Review: FAST & FURIOUS 6

What can be said of the 6th film in the “Fast and the Furious” franchise? That it is a very BAD movie? That all the goodwill generated by the last film has been wasted with this exploitative mess? That the action sequences are so poorly shot and edited that you will be forced to look away to keep from becoming nauseous? Yes, these things can and will be said of “Furious 6.” And while they are all true, all the bad reviews in the world won’t keep the film from packing theaters on the opening weekend. But the promised next entry may have diminished returns.

After a new and ruthless team of thieves led by the scary Shaw (Luke Evans) draws the attention of Hobbs (Dwayne Johnson), Dominic Toretto (Vin Diesel) and his special team of super criminals are asked to help. Working with the cops is tricky, but Hobbs sways Dom by showing him that an old friend, Letty (Michelle Rodriguez), is now a member of Shaw’s team. Dom moved on thinking that Letty was dead, but now, he has to find out the truth. Organizing his team of regulars, Dom and Hobbs form an unlikely alliance one that will be tested as Letty’s story unfolds. To find the truth, a lot of cars and people must die.

During the opening credit sequence, my Film Fix co-host, Jeff Marker, leaned over to me and whispered, “This has become a TV show.” So true… The “Furious” series has now become little more than episodic television on the level of 1980s cheesy actioners like “Knight Rider” or “The Dukes of Hazard.” But where those shows and others like them get a pass because of their appearance on the small screen and less than an hour of total running time, “Furious 6” gets little slack from me. To be clear, I really liked the last film and even liked the one before it. The original was very decent. But now, as the characters and story falls more and more into camp and outright parody, you have to ask yourself whether you want to spend money seeing something that fails to aim a little higher.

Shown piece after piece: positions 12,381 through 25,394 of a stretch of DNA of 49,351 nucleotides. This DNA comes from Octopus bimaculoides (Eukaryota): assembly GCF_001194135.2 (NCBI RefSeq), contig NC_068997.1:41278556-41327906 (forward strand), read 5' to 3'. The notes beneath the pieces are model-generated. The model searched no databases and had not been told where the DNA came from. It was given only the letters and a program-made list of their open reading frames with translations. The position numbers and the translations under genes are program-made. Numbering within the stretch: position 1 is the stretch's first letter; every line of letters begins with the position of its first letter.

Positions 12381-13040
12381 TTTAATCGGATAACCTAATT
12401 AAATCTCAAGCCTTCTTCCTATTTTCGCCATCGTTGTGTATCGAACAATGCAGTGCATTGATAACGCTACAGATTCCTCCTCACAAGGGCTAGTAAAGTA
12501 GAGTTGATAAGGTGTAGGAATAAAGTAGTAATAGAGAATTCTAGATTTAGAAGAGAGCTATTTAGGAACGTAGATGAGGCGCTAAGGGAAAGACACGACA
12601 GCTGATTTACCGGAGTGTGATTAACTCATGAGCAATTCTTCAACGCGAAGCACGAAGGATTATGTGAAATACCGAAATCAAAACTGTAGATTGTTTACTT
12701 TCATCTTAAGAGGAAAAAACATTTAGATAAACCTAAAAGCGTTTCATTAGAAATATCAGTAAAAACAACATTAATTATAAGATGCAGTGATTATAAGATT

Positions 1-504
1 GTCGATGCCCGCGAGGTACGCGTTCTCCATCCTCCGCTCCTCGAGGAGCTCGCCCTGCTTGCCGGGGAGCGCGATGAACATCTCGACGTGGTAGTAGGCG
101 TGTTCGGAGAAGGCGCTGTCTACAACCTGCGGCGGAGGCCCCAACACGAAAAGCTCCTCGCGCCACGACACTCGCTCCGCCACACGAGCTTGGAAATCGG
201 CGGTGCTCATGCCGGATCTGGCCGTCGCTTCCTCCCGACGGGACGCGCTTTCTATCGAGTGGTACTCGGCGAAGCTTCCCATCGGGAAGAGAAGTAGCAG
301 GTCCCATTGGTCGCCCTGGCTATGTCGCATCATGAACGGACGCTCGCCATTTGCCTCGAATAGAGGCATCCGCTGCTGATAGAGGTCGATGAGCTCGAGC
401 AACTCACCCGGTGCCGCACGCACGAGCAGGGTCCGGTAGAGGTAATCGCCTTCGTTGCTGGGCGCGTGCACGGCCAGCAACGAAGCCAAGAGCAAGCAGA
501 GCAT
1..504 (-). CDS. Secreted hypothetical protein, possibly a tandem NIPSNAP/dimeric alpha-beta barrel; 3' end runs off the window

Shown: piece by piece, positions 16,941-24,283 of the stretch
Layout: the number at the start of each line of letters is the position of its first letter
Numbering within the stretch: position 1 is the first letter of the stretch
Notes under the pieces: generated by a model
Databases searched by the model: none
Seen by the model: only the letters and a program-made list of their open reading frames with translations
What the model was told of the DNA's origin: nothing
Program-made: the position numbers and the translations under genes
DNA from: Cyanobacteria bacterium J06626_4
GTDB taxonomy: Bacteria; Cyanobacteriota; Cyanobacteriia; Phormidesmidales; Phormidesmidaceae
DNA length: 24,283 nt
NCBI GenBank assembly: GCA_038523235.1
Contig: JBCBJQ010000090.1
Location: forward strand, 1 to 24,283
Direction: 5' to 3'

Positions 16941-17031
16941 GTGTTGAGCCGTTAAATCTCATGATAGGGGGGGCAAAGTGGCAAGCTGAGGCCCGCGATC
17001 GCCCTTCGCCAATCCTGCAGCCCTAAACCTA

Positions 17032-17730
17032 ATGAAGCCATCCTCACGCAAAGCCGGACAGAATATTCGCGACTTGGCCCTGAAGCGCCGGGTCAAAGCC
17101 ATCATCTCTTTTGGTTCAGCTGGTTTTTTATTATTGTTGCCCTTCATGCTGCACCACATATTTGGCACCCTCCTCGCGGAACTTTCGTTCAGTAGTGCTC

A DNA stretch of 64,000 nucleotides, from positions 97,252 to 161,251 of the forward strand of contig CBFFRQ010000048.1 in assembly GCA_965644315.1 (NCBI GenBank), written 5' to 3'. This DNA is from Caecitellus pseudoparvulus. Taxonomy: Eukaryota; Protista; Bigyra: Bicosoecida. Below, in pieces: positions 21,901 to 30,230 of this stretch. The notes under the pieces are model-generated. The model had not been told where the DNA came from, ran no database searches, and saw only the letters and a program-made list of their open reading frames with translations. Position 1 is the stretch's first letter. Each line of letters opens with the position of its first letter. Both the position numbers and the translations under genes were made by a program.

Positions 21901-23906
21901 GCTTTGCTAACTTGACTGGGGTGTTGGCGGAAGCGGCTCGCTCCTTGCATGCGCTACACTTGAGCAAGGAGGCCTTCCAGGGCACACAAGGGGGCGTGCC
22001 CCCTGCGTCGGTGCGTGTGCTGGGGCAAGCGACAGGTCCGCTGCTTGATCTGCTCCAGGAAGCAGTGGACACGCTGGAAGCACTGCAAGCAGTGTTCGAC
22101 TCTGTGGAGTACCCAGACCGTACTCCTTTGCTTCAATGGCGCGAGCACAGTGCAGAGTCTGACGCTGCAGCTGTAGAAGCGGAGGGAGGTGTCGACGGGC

The dialogue is terrible, I mean, dismally written. The fight sequences are just about unwatchable. And the storyline makes absolutely no sense whatsoever in places. Only the car chases offer some entertainment, and they feature so much destruction and loss of innocent lives that I questioned whether enjoying this fantasy on any level is morally defensible. There is a scene in this film where the villain hijacks a high-speed tank and drives it down a crowded highway. The tank literally crushes every vehicle in its path, presumably killing the drivers and passengers therein.

Think about this for a minute. We’re supposed to cheer as our rag-tag group of flawed heroes race to stop the tank. Nine-year-old boys will find the whole thing COOL, because they don’t properly grasp the heartbreak left in the tank’s path. And the filmmaker well knows this. But the film is rated PG-13, so, the bulk of the viewers will be older and should know better. The body count here is high and senseless. You are expected to clear your moral paradigm and excuse the loss of life and destruction because it occurs within the fantasy construct of the movies. Never is there a moment of repose to reflect on the tragedy. This makes “Furious 6” completely devoid of moral value. And since the key viewers are boys under the age of 16, such thematic focus is unredeemable.

Aside from my problems with the production and the narrative, it is worth noting that Diesel looks really long-in-the-tooth here. His muscles just aren’t what they used to be, and beside the perfectly built Johnson, he really looks old. Diesel’s razor voice is great, but what they have him say, approximating some kind of pallid limerick, nonsense, pure nonsense, punctuating the action sequences with little value. How sad. If used properly, Diesel can be very effective. Let’s hope that he is used better in the highly anticipated (at least, by me) third Riddick film.
“Furious 6” is really an insult. Fans of the series should penalize it and stay away. Instead of going tighter and grittier, this film goes for explosions and foolishness, trying to evoke cheap laughs that often fall flat. Probably because the producers worried that viewers would immediately flee the theater the tag at the end credits, teasing the next installment, plays almost immediately. And that means another mess is forth-coming.

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